Chancery Nullifies Cancellation of Delaware LLCs to Permit Plaintiff to Pursue Breach of Contract Claims in New York
After first finding that the plaintiffs’ communications with company management in 2011 and management’s contemporaneous responses reflected that the Delaware LLCs were on notice of the plaintiffs’ claims, the court sided with the plaintiffs in holding that the defendants did not act reasonably in setting a zero-dollar reserve for the plaintiffs’ claims that the company had undervalued their units. The court agreed with the defendants that language in the LLC agreement requiring that the fair market value as of Dec. 31, 2010, be “adjusted immediately prior to such deemed sale by [management holdings] board in good faith” could be read to prohibit information learned after Dec. 31, 2010. Nonetheless, it held that “it is not indisputably wrong to read the provision, as the plaintiffs do, as simply requiring a good-faith adjustment of the [company’s] gross asset value immediately before redeeming a terminated employee’s units.” The court also noted that plaintiffs contended that the defendants relied on a valuation performed a week before the LLC agreement contemplated that a valuation be performed. The court found that this fact supported an inference that the company rushed its valuation, knowing that bids would arrive a few weeks later for its operating assets, to enable the company to redeem the assets at below fair market value. The court thus held that the defendants were aware of the plaintiffs’ nonfrivolous claims against the Delaware LLCs for breach of contract at the time of the dissolution and that the failure to create a reserve to cover those claims violated the Delaware LLC Act. This finding caused the court to nullify the cancellations of the Delaware LLCs’ certificates of formation. With the revival of the Delaware LLCs, the plaintiffs can now proceed with their breach of contract claims in New York.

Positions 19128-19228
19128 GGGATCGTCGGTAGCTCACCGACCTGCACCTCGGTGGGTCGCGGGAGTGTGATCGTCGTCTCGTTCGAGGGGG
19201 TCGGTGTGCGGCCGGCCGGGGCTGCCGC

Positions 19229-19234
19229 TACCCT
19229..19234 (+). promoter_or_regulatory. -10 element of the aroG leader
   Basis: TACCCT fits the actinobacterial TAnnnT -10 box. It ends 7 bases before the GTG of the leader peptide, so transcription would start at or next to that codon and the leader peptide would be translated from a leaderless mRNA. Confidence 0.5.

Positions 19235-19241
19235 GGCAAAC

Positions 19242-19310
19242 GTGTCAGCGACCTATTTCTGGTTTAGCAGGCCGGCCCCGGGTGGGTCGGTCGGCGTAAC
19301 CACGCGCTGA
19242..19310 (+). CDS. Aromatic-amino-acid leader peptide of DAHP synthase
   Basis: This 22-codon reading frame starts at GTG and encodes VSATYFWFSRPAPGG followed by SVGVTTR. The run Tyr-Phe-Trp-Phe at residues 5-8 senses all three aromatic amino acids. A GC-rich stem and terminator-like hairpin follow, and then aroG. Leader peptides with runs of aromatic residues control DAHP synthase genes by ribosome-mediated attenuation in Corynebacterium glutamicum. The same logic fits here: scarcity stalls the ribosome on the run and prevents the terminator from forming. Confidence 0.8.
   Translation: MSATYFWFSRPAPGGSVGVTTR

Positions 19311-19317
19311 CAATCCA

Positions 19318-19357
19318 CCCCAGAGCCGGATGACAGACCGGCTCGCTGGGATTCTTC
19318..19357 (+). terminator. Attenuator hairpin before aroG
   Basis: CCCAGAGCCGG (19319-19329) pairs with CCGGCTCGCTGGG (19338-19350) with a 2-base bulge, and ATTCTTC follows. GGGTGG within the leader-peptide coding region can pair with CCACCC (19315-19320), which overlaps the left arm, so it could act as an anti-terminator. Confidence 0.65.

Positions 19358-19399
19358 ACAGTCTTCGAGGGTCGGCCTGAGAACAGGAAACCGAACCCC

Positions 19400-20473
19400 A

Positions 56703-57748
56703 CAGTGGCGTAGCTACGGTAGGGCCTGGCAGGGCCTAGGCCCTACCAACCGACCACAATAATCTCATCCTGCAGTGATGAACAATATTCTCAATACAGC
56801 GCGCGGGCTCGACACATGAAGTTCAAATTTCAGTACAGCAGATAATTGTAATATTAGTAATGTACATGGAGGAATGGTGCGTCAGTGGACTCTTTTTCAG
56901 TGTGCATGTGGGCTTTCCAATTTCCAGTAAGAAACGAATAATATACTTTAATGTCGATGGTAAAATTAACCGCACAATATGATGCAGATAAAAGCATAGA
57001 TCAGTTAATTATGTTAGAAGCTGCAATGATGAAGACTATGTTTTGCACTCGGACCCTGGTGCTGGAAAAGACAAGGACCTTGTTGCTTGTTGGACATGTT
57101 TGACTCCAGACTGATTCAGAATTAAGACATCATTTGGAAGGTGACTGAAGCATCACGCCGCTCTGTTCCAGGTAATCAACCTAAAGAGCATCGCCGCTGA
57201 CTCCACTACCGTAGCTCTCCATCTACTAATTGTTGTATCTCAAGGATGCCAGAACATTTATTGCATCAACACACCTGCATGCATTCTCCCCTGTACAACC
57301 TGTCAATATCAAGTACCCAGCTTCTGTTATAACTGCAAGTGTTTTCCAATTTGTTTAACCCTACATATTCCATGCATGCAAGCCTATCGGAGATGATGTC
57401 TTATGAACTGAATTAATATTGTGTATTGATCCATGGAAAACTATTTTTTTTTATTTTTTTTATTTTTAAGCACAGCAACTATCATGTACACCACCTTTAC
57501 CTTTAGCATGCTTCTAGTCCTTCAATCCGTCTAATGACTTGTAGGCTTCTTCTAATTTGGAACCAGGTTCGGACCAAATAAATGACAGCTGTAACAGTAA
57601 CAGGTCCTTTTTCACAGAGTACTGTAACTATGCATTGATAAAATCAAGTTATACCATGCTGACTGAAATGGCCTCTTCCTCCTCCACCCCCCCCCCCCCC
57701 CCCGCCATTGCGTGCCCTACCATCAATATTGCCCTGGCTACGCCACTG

Delaware law requires that a dissolving Delaware LLC set aside sufficient reserves for known claims. A dissolving entity that fails to do so is at risk of having the court nullify the cancellation of its certificate of formation. If a terminated employee has nonfrivolous claims under the applicable LLC agreement for breach of contract at the time of dissolution, a failure to establish any reserve for his claim may, as here, put at risk the effectiveness of the cancellation of the certificate of formation. This could later result in the dissolved entity being revived and thus subject to suit. The court’s holding in Capone turned on its finding that the plaintiffs had presented a nonfrivolous interpretation of the parties’ LLC agreement that would have required the defendants in their valuation as of Dec. 31, 2010, to take account of the post Dec. 31, 2010, information indicating a higher value for the plaintiffs’ redeemed units. For transactional attorneys, one lesson is that to eliminate use of information learned after an “as of” valuation date, it is best to say so explicitly. Defendants may yet prove in New York that the language of the LLC agreement prohibits use of post-Dec. 31, 2010, information for the valuation of the units. The absence of any language forbidding the use of post-valuation date data and evidence that defendants may have rushed their valuation, however, means that the plaintiffs will have their day in court to prove that the defendants redeemed their units at too low a price.